New Year, New Marketing Claim: Why ‘Low-Sugar’ Wine Labels Are Misleading

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Here they come: the Keto ads, the low-carb, no-carb, carb-friendly products of every shape, size, taste, and texture. New year, new spate of articles and ads telling you that what you’re eating is full of nasty additives, unnecessary calories, and evil sugar. And in recent years, these ads have made their way into the beverage alcohol space with promotions for sugar-free and low-carb wines.

Billed as “no sugar added” or “naturally sweetened,” these products attempt to capitalize on the wellness trend with nebulous promises of a healthier drink. Often, there’s a silhouette of an athlete emblazoned on the label to reinforce the health benefits of this wine.

Here’s the thing, though: Making wine requires sugar. The fermentation process itself eliminates most of that naturally occurring sugar, and in many parts of the world, adding sugar after fermentation is frowned upon — and sometimes downright illegal. Plenty of wines are naturally low in sugar by their very nature. So, while it’s not untrue to label a bottle of wine as a “low-sugar” product, it’s a misnomer at best and misleading at worst. Instead of labeling one ingredient the villain, it’s more productive to consider how wine is regulated and labeled, and how it is altered.

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At its core, the fermentation process is simple: Yeast consumes the sugar that naturally occurs in grapes, and from this, ethanol and carbon dioxide are produced. The little yeast cells will happily munch on sugar and turn it into alcohol until all the sugar is gone or the yeast is removed. This is why, for the most part, higher- alcohol, low-intervention wines are naturally less sweet. The amount of residual sugar in a wine is a good indicator of how sweet it will taste; in Europe, for example, to be labeled a “dry” wine, it must contain less than four grams per liter.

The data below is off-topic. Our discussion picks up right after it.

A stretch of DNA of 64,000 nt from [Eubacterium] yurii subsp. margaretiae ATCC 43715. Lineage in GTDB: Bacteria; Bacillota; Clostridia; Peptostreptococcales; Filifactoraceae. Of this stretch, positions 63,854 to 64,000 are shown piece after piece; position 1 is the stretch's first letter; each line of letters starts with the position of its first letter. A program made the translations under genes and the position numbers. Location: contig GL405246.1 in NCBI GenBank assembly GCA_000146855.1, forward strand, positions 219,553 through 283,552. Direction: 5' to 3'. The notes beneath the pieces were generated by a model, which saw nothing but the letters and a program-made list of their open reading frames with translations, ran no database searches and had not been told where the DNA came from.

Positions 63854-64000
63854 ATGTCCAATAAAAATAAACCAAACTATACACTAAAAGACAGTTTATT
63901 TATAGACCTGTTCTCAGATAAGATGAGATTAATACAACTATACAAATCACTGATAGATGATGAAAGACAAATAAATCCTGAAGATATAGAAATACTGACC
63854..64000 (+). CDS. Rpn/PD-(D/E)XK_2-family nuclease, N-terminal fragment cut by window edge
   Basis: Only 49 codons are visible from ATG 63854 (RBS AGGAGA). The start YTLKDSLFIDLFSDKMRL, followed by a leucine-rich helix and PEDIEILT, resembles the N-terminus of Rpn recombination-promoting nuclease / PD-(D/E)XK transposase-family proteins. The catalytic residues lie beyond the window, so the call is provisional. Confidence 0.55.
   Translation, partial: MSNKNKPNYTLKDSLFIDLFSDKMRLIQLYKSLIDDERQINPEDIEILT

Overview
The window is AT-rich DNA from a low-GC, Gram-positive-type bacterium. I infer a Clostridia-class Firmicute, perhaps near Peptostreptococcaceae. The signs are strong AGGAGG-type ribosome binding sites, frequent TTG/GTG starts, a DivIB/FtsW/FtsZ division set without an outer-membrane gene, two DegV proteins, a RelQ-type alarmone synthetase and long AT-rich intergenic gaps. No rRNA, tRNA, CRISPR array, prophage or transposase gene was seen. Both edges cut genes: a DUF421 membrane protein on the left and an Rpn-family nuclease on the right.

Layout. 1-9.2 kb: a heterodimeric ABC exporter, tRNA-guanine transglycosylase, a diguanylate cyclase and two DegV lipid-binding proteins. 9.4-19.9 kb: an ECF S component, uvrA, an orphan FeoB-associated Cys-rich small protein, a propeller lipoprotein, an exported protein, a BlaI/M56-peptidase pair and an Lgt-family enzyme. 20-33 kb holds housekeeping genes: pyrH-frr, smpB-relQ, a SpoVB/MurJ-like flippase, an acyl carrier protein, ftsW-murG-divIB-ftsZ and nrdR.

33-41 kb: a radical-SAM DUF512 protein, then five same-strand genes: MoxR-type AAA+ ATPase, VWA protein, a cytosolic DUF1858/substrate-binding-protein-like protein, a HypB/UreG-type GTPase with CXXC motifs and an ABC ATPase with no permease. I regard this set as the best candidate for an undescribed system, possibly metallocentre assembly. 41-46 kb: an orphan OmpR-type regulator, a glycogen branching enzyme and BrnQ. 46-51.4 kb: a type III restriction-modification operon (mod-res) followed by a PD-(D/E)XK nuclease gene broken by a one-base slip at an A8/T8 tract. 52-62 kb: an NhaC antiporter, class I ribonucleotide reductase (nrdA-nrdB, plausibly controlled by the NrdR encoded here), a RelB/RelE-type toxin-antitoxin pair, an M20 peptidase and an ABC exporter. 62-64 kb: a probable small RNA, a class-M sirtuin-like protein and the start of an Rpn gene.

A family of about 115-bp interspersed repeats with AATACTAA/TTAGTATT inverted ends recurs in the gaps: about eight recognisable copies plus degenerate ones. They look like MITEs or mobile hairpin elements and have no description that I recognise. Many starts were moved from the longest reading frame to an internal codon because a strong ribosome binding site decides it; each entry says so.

It gets a bit more complicated, though, when we consider the process called chaptalization. Simply put, chaptalization is when sugar is added to a batch of wine during fermentation. It can also be used in Champagne method sparkling wines, in order to spur the second fermentation. Chaptalization is permitted, and sometimes even necessary, in cooler climates like Burgundy and Oregon when the grapes don’t ripen enough to create the necessary sugar to convert into alcohol. This doesn’t mean the end product will have a higher sugar content, though.

Adding sugar during any stage of the winemaking process is illegal in several warmer-climate regions, including California and Italy. But before you rush off to buy any old Napa wine, there’s one more thing to consider: Grape concentrate is permitted just about anywhere. The most common grape concentrate is an often-used but dirty little secret of wine production used in everything from bottom-shelf Syrah to high-end Pinot Noir. Mega Purple adds a bold splash of deep ruby color and a dash of sweetness to whatever red wine it’s dumped into, which allows winemakers at large brands to keep their product consistent from year to year.